The history of banking is very long, dating back thousands of years. Many cultures independently came up with ways to facilitate barter and store riches over the ages, but it took very long for the first dedicated “banks” to start popping up. It was only in the mid-to-late-17th century that it happened, and one of the first such buildings was built in 1675 in Stockholm.
The bank was built in three stages from 1675 to 1737, and served as the head office for the Riksbank—the country’s central bank—until 1905. It was the first of its kind in Northern Europe, at least the first intended solely for banking.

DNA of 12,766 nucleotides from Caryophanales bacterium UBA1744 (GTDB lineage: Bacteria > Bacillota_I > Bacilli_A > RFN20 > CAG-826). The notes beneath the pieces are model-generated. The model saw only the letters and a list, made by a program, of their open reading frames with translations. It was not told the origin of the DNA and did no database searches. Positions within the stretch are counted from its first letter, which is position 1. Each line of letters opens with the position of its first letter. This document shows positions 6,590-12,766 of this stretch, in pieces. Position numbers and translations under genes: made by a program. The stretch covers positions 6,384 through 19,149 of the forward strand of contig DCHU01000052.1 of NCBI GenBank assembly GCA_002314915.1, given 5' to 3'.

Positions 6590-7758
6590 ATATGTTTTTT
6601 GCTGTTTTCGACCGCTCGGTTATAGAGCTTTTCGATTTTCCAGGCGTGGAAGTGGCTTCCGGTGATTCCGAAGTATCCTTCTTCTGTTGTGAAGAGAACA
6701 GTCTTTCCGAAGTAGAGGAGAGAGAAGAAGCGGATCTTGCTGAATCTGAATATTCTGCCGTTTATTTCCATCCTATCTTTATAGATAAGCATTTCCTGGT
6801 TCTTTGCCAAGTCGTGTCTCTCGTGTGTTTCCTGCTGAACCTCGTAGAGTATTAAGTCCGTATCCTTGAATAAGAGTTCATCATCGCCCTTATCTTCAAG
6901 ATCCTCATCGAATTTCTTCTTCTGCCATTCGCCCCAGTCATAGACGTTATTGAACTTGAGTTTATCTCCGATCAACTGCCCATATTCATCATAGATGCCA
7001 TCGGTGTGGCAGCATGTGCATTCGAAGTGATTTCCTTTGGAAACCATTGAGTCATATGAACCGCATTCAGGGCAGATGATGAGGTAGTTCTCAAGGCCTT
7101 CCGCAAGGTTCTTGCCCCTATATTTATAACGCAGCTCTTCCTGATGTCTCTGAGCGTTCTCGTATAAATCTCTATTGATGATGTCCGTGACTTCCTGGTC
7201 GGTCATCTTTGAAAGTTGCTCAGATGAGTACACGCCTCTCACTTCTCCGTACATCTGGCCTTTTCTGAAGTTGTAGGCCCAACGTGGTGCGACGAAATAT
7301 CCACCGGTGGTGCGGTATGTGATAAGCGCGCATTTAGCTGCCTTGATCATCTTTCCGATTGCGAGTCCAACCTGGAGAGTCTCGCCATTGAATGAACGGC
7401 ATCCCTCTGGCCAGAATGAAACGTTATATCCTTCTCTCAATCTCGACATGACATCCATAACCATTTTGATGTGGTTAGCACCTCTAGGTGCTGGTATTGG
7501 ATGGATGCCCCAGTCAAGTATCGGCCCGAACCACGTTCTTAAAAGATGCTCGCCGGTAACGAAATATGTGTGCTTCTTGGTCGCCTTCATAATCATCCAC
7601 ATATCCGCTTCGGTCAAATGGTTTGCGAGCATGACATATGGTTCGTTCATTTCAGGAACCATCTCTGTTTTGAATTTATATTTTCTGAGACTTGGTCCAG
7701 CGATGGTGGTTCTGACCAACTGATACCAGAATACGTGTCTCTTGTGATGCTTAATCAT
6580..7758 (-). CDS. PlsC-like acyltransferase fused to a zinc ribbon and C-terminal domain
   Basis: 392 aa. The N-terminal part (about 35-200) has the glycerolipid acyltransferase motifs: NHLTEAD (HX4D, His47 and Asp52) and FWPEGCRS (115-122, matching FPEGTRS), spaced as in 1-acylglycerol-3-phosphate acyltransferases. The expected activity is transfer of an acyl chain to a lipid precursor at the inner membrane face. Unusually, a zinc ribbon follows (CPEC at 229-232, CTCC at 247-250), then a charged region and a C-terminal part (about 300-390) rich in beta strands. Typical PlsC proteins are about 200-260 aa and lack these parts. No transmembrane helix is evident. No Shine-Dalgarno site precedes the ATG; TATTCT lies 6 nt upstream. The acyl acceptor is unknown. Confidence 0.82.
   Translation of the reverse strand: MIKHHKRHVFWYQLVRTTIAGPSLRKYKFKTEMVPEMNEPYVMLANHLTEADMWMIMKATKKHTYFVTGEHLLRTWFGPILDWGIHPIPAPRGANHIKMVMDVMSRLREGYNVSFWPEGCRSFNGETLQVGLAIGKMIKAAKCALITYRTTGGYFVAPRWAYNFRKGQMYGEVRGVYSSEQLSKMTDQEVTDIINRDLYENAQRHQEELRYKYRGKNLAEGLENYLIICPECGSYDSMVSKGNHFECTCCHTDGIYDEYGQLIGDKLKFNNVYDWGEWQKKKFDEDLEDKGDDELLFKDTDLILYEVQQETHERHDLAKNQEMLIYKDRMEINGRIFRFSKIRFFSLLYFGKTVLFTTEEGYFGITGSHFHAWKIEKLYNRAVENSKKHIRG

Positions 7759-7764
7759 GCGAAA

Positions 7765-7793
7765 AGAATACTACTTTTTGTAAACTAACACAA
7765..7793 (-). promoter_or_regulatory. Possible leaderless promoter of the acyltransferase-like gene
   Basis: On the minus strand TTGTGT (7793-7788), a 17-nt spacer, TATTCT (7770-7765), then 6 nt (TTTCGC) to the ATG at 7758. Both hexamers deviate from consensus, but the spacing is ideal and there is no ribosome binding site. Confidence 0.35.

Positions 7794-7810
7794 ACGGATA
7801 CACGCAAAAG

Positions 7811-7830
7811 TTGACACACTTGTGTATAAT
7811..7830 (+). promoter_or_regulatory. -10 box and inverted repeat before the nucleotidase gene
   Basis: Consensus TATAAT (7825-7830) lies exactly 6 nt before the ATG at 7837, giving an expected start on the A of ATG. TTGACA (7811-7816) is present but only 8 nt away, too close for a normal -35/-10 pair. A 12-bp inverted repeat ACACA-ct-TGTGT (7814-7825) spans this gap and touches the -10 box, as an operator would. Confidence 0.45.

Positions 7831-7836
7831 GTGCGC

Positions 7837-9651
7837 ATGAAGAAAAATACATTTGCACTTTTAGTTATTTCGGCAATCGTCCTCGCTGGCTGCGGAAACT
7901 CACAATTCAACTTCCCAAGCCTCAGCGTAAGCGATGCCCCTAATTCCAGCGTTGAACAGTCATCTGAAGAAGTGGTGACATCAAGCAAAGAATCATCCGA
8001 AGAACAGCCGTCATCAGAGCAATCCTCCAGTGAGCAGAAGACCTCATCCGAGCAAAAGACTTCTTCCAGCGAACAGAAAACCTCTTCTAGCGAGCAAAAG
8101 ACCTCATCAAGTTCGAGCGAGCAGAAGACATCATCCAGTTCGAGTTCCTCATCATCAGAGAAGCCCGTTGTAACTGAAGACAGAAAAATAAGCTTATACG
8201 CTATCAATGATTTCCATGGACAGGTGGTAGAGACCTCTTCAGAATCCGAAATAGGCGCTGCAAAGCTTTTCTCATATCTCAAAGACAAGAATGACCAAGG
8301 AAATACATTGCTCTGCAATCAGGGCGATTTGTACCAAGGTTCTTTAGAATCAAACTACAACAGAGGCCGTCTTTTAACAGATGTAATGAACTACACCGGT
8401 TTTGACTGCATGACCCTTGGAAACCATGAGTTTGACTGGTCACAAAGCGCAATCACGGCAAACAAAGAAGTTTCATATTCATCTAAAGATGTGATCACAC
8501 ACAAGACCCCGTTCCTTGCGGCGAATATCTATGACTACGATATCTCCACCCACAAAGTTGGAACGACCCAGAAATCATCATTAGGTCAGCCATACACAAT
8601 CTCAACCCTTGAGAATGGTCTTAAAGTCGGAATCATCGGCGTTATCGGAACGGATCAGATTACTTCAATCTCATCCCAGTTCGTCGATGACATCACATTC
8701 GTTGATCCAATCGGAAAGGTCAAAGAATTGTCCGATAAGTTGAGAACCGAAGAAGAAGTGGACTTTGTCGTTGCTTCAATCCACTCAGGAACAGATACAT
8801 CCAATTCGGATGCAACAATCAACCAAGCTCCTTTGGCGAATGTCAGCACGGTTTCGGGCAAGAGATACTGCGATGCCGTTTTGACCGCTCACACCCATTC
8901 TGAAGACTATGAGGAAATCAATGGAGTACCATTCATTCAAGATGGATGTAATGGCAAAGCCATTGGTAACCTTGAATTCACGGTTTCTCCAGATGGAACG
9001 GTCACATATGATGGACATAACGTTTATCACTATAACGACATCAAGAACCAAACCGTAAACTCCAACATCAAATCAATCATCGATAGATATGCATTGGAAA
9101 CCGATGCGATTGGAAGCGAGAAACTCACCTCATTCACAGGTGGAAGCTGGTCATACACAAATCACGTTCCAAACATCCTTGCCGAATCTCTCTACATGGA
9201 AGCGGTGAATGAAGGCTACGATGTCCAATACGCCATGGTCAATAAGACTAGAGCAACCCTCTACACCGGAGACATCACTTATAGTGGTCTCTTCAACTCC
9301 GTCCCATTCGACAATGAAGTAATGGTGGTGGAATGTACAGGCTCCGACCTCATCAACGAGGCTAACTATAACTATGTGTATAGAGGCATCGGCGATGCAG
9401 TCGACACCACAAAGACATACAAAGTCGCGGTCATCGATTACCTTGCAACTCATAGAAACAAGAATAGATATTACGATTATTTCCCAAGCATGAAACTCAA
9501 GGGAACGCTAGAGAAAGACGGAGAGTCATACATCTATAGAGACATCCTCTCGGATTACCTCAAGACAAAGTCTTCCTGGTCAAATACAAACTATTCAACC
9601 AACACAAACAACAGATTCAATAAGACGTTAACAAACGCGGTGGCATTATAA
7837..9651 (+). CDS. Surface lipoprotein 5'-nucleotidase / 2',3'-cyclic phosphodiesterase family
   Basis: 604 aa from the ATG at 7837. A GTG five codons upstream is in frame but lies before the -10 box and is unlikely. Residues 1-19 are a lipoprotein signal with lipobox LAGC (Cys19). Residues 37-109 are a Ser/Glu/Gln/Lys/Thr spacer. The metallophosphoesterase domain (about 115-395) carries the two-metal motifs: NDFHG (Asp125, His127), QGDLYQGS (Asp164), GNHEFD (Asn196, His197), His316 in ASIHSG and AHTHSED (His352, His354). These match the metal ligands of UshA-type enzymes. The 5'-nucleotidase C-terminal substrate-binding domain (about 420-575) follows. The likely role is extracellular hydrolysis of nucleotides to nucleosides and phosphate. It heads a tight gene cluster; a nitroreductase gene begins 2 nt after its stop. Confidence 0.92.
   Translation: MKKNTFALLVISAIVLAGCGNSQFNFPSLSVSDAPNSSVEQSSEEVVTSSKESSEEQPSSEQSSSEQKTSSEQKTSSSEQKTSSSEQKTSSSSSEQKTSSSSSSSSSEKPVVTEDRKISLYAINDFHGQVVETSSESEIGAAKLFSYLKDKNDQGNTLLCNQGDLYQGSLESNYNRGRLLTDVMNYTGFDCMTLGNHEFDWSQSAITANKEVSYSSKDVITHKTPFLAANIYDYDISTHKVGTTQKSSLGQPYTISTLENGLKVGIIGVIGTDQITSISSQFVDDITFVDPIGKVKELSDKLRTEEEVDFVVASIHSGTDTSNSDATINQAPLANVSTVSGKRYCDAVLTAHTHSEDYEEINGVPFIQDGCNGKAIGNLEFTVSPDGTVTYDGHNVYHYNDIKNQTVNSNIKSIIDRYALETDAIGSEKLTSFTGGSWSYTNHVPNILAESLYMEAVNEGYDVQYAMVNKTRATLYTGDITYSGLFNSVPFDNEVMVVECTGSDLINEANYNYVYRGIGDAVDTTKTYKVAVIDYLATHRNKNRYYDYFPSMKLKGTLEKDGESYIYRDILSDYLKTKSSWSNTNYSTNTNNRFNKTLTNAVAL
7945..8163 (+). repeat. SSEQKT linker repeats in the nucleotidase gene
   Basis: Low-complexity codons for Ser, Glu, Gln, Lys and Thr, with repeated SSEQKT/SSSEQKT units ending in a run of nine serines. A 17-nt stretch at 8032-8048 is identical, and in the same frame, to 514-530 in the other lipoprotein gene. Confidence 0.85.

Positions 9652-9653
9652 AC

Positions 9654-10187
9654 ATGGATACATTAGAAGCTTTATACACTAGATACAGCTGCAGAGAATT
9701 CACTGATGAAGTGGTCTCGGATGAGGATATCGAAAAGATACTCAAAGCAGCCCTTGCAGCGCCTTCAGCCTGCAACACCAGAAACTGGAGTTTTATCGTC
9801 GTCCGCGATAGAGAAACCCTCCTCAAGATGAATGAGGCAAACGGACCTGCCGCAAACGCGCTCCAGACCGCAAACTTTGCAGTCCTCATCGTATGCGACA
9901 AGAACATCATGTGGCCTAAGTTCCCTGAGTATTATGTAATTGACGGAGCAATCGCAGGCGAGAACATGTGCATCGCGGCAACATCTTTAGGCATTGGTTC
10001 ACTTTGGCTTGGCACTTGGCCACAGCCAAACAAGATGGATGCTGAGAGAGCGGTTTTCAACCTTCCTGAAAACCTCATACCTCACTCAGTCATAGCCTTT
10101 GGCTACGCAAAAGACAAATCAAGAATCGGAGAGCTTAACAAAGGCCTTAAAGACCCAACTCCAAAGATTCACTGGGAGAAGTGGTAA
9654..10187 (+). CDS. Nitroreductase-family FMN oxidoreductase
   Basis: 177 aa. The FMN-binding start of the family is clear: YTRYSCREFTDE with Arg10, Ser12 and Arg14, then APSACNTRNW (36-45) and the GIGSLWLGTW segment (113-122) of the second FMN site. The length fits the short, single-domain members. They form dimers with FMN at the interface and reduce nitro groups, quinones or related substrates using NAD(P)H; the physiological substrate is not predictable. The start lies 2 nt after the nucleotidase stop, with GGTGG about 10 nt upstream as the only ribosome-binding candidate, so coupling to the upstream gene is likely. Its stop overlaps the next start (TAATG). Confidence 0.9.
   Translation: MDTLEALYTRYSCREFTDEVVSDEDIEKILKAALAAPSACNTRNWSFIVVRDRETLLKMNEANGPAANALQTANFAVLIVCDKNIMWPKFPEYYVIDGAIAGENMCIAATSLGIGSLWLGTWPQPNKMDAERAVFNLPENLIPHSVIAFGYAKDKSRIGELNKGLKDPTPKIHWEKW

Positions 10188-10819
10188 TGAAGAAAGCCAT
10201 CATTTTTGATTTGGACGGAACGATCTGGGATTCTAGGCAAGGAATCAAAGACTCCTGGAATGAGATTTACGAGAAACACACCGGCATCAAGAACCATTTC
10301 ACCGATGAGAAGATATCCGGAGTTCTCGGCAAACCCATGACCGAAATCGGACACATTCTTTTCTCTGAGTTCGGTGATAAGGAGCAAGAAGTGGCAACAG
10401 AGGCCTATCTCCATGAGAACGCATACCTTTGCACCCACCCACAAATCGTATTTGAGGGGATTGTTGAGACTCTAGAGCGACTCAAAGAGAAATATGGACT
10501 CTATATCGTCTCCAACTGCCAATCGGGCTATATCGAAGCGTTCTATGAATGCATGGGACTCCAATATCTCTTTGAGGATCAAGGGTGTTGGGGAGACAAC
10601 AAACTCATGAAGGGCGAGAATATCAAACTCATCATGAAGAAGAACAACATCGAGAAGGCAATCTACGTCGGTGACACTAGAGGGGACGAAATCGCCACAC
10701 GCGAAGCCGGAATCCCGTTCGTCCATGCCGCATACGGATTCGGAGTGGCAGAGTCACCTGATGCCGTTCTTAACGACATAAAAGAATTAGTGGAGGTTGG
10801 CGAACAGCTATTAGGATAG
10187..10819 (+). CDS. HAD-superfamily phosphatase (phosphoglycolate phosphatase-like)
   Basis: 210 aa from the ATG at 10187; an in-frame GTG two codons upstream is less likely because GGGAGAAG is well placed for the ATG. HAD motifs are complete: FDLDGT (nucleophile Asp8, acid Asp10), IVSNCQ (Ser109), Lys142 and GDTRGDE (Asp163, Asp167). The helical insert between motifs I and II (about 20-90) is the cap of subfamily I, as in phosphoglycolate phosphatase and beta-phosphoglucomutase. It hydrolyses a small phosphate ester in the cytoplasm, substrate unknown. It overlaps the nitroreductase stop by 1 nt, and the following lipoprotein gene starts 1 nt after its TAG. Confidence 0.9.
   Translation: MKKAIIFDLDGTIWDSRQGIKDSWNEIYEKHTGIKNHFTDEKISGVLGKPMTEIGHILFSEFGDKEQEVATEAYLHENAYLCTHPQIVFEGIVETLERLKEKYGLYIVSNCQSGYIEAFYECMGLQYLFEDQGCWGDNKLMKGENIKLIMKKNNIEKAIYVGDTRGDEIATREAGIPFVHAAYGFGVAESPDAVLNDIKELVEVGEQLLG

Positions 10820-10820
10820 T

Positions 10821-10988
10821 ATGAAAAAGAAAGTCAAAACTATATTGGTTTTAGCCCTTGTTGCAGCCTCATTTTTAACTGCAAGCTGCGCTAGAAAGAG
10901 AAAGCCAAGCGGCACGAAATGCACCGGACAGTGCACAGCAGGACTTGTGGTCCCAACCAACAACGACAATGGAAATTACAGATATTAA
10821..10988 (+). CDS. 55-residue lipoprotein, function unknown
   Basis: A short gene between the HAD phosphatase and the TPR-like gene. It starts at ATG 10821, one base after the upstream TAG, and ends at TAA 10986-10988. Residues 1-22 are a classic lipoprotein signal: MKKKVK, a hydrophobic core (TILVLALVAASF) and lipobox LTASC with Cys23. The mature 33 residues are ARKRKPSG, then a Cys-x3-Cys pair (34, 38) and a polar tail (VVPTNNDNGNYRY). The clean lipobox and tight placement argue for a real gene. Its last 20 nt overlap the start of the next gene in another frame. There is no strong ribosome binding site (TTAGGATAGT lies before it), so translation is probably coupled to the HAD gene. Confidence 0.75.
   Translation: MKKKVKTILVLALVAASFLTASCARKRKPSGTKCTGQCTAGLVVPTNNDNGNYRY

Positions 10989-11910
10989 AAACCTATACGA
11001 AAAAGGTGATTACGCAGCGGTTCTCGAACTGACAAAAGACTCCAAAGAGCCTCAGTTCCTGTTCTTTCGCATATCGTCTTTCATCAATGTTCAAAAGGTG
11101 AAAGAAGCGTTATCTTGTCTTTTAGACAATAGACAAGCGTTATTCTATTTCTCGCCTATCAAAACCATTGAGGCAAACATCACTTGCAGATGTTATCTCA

Interestingly enough, all of its contemporaries seem to have been demolished over the years, by city planning or bombings during war. This has made the first bank building in the world the oldest bank building in the world—a title that it proudly displays on a plaque next to the main entrance.
Today the building is owned by the state and maintained as a monument, though it still houses several companies that use it for office space.
Know Before You Go
It is generally not possible to go inside the building, but that does not stop anyone from admiring the architecture. The iron bars and shutters on the lower level give it a very odd look, not unlike a prison.